According to the findings above, it is possible to claim that self-funding is currently the most appropriate for Starbucks. The rationale behind this statement is that the corporation’s revenues kept growing for the last five years if 2020, with its COVID-19 crisis, is excluded from the statistics (Macrotrends, 2022). Consequently, Starbucks generates sufficient profits, and it can use them to achieve specific goals. Since the other two sources are riskier, they are less preferred. However, the corporation can still rely on them, and the decent financial performance described above demonstrates how Starbucks can address the existing risks.

If it is necessary to estimate the cost of capital, the exact amount depends on how much money Starbucks needs, the annual percentage rate (APR), and the period. If the corporation needs $10 million, it is possible to make estimations. The self-funding approach is appropriate in the long run because the corporation does not need to pay additional interest for using the money. Thus, the long-term cost of capital equals $1 million because APR is 0%.

However, the state of affairs is different when debt and equity financing are considered in the short run. On the one hand, the APR for debt financing is 4.6% (Board of Governors of the Federal Reserve System, 2022). Consequently, the cost of capital for the 3-year term is approximately $1,072,000. On the other hand, if the corporation needs to generate $1 million through equity funding, it should sell 13,115 shares because a single share price is $76.25 (CNBC, 2022). In a 3-year term, Starbucks will have to pay $17,703 of dividends since the corporation mentioned that its dividends were $0.45 per share (Starbucks, 2021). Thus, the cost of capital is estimated at $1,017,703. Graph 1 below demonstrates the comparison of these values for the three funding sources.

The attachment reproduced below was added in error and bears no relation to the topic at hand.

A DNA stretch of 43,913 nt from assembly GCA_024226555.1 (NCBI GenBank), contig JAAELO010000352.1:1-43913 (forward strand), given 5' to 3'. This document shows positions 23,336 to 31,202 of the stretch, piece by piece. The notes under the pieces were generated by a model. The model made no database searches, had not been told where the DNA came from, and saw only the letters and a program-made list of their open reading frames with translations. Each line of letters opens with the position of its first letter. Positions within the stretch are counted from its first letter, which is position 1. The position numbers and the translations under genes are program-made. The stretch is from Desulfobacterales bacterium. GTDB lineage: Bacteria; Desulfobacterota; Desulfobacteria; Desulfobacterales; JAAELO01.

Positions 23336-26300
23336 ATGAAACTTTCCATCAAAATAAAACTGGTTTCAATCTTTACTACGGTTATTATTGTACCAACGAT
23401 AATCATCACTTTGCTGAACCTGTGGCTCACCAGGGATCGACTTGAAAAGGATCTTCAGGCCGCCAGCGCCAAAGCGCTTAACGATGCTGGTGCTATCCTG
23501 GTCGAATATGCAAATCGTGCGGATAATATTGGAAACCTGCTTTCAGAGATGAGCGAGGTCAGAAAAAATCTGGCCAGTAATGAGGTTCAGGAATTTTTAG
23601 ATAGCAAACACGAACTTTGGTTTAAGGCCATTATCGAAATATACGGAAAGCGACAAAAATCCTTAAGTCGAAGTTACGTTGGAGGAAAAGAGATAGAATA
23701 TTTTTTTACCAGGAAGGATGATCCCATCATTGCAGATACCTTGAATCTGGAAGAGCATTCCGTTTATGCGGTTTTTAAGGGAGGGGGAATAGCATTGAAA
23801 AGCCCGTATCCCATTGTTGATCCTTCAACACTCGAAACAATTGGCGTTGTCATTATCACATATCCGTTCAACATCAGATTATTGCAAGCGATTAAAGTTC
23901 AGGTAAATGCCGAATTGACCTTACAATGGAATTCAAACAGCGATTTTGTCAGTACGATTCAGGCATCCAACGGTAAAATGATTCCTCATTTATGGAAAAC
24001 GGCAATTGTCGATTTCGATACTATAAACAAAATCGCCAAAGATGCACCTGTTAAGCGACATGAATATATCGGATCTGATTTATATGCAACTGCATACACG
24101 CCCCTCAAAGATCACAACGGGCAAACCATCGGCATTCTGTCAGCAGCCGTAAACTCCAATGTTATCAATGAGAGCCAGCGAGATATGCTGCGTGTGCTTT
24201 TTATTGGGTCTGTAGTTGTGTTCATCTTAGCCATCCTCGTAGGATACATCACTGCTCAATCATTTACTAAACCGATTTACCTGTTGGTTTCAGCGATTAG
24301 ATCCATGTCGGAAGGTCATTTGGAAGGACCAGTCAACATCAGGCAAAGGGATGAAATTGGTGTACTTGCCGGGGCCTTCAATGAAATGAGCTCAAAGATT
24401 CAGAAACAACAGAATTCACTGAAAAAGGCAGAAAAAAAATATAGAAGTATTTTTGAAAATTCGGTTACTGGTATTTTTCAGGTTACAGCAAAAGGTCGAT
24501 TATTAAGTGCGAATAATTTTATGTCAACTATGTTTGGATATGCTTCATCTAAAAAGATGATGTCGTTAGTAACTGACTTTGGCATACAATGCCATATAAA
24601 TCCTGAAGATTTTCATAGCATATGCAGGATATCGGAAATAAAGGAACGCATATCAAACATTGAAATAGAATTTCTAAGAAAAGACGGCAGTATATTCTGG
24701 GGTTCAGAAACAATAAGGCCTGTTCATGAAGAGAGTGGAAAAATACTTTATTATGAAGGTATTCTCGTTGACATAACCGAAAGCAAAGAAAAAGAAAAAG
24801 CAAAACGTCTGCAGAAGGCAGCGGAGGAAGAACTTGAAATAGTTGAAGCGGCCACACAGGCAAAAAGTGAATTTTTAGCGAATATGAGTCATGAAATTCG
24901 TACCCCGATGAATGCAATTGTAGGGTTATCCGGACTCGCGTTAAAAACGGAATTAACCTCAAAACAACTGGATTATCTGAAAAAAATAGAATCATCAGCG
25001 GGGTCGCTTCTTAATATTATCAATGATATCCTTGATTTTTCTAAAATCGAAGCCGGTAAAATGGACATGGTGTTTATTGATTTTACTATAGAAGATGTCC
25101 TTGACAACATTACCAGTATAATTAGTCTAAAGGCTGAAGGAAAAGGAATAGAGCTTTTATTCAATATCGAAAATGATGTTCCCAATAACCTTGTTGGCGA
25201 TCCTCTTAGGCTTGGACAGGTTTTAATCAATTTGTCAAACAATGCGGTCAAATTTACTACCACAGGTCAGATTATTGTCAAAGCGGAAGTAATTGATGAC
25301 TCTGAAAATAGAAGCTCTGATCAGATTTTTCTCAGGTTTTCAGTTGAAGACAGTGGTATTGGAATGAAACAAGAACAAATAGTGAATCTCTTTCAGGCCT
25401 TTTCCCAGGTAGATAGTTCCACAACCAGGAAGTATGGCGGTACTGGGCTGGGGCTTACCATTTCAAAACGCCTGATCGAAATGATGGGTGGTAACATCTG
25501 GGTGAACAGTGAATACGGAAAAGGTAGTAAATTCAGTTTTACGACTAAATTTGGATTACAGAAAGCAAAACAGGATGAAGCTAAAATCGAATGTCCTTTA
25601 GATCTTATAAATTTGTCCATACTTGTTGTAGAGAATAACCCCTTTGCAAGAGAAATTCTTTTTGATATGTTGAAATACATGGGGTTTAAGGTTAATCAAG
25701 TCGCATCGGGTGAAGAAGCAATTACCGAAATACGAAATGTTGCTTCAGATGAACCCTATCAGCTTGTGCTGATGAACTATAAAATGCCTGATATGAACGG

Cost of Capital for Self-Funding, Debt, and Equity Funding
Graph 1: Cost of Capital for Self-Funding, Debt, and Equity Funding


In conclusion, it is possible to rely on the available data to make a profit-and-loss statement for a 3-year period. According to Macrotrends (2022), the corporation’s gross profit was $15,321 million in 2017, $16,788 million in 2018, $17,981 million in 2019, $15,823 million in 2020, and $20,320 million in 2021, future forecast is possible. Thus, it is expected that the gross profits will keep rising, accounting for $21,000 million in 2022, $23,000 million in 2023, and $24,000 million in 2024. Furthermore, the corporation’s direct costs can be associated with the store operating expenses that are described in Starbucks’s annual report, stating that these costs are $11,930 million (Starbuck, 2021). Thus, all this information demonstrates that Starbucks can impress with good financial health.


Board of Governors of the Federal Reserve System. (2022). Consumer credit – G.19. Federal Reserve. Web.

CNBC. (2022). Starbucks Corp. Web.

Macrotrends. (2022). Starbucks financial statements 2009-2022 / SBUX. Web.

Starbucks. (2021). Fiscal 2021 annual report [PDF document]. Web.

Yacus, A. M., Esposito, S. E., & Yang, Y. (2019). The influence of funding approaches, growth expectations, and industry gender distribution on high‐growth women entrepreneurs. Journal of Small Business Management, 57(1), 59-80.

Yahoo.Finance. (n.d.). Starbucks Corporation (SBUX). Web.